Zeavola Resort, Thailand wins "World’s Best Sustainable Hotel" at World Boutique Hotels ceremony

Zeavola Resort, located on Koh Phi Phi in Thailand has scooped the global prize for the World’s Best Sustainable Hotel at the World Boutique Hotels Awards ceremony in London.
The exclusive black tie event was held at Montcalm Hotel, Marble Arch and represented resorts globally who have won country specific awards in various categories, to see if they won a wider regional or global award, a decision that was made at the gala ceremony.

“It was Zeavola’s night,” said General Manager Florian Hallermann. “All the team have worked tremendously hard and I am very proud of them all. This is for them,” he said.  

“We operate on an island and we need to live sustainably, close to nature and to the environment. For us it is not an option to operate otherwise. But, it is important we work smartly and cherish our natural resources and at the same time deliver a five-star barefoot luxury experience to guests.”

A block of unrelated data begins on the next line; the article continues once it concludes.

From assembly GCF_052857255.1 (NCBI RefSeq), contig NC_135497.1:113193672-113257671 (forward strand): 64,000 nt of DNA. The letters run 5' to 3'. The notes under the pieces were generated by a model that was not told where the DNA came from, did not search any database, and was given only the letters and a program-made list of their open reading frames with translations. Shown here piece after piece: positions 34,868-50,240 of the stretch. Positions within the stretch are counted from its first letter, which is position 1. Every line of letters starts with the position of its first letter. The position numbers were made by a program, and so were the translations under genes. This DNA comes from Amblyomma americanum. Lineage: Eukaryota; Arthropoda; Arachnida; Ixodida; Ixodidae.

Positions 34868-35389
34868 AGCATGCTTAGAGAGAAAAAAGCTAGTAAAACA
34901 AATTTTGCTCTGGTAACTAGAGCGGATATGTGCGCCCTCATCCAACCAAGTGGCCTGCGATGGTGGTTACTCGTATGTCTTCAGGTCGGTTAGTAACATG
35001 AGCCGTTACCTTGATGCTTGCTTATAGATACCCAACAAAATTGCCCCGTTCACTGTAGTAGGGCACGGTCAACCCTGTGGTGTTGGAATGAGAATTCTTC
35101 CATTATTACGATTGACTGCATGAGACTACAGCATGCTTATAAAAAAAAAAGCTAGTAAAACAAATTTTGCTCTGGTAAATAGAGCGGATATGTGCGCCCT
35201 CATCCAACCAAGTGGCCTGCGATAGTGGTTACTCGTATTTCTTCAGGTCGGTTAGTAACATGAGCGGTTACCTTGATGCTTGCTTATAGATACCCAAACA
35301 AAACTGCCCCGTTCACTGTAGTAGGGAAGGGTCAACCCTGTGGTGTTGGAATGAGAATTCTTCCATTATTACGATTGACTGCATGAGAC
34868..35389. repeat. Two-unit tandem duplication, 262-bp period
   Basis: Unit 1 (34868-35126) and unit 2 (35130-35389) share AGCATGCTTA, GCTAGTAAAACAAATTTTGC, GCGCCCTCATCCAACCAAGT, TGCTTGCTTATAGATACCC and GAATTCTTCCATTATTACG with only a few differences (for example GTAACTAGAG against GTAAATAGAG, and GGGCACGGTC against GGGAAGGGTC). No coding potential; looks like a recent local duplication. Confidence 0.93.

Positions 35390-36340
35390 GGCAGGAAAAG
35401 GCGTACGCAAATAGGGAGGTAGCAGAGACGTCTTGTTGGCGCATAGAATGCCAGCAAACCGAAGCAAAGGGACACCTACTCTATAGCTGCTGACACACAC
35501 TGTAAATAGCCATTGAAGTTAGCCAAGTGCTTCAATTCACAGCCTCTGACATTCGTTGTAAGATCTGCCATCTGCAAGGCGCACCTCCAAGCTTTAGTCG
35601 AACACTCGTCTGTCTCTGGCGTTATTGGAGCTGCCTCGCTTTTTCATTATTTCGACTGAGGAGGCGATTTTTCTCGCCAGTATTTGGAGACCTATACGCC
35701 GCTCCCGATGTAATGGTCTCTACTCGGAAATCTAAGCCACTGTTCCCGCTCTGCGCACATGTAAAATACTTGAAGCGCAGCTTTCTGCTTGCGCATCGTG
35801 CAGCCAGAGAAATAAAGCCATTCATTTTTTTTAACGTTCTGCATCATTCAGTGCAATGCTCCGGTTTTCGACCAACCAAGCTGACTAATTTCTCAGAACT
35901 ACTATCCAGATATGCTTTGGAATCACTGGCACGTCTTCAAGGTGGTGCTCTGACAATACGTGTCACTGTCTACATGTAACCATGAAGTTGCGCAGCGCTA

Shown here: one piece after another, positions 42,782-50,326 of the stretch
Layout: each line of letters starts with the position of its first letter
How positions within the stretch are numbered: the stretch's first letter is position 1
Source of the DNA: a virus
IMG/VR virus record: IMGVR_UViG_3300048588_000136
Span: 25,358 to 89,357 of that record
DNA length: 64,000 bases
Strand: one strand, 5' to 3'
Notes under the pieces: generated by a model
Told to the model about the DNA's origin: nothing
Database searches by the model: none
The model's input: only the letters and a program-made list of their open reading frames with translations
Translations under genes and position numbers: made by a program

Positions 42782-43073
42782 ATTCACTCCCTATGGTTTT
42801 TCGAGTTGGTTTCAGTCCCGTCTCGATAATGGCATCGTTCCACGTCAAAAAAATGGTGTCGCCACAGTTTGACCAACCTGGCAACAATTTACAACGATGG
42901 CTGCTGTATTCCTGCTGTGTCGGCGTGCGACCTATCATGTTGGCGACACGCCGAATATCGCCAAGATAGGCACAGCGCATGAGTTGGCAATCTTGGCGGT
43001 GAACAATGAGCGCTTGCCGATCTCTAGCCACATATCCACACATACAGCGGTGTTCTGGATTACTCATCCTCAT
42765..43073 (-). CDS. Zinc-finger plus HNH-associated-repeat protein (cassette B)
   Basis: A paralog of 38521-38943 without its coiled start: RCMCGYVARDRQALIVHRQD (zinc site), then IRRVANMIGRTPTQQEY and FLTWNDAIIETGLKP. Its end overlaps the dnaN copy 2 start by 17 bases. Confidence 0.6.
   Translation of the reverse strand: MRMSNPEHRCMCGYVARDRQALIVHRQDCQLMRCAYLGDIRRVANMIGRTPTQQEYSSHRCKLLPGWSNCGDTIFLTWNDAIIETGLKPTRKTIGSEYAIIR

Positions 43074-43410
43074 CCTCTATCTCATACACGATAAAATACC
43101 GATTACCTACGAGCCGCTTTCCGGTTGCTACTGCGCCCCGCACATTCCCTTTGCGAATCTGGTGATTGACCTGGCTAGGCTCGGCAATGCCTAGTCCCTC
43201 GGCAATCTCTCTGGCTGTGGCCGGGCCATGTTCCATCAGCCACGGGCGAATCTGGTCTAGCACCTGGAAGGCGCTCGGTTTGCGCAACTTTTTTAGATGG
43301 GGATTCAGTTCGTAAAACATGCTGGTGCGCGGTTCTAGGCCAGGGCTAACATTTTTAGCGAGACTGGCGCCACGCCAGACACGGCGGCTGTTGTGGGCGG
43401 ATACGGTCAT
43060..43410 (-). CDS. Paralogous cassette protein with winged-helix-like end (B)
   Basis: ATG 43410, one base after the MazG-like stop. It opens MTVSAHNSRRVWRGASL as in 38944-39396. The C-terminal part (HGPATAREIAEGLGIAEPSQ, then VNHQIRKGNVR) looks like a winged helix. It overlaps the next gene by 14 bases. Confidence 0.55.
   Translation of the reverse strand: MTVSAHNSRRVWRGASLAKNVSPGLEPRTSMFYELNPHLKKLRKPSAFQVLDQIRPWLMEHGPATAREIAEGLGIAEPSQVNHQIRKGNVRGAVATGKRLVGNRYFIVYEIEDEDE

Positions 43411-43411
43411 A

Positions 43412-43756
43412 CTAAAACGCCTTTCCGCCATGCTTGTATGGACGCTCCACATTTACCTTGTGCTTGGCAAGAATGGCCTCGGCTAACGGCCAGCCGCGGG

Located on the shores of Laem Ton beach, Zeavola is built around a sustainability ethos, with features such as a water reserve system which includes four deep wells and a reverse osmosis plant to minimise unnecessary water consumption at the resort - efforts which have earned the resort a membership in the international 'green' hotels group Green Pearls.   

The resort was also recently awarded the PADI Green Star Award, for outstanding contribution to the environment through the resort's project Coral Freedom.   

This is a project focussed on reversing the devastating effects of coral bleaching, a consequence of high carbon footprints and increasing global warming, and have so far seen over 10,000 coral fragments replanted around Phi Phi that were regenerated in Zeavola's coral nursery.   

Zeavola is also part of the Green Fins project, which is coordinated by the United Nations Environmental Programme as part of a global effort to increase public awareness, and resort management practices that will benefit the conservation of coral reefs and reduce unsustainable tourism practices.

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